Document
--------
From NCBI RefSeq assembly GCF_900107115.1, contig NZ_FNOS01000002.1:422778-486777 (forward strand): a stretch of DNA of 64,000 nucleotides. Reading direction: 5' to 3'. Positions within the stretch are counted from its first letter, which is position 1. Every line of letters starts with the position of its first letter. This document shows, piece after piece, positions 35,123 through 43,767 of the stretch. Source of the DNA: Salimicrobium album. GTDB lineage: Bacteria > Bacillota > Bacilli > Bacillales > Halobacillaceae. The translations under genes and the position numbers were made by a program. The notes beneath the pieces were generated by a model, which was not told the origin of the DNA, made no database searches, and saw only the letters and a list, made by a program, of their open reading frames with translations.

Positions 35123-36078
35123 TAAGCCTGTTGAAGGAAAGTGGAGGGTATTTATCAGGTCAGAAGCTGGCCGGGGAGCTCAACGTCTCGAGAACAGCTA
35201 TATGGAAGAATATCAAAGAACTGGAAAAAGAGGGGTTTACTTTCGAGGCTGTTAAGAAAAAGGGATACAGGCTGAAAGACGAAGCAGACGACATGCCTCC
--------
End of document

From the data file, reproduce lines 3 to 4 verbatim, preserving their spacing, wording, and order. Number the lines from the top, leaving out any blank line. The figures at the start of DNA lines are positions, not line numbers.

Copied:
35123 TAAGCCTGTTGAAGGAAAGTGGAGGGTATTTATCAGGTCAGAAGCTGGCCGGGGAGCTCAACGTCTCGAGAACAGCTA
35201 TATGGAAGAATATCAAAGAACTGGAAAAAGAGGGGTTTACTTTCGAGGCTGTTAAGAAAAAGGGATACAGGCTGAAAGACGAAGCAGACGACATGCCTCC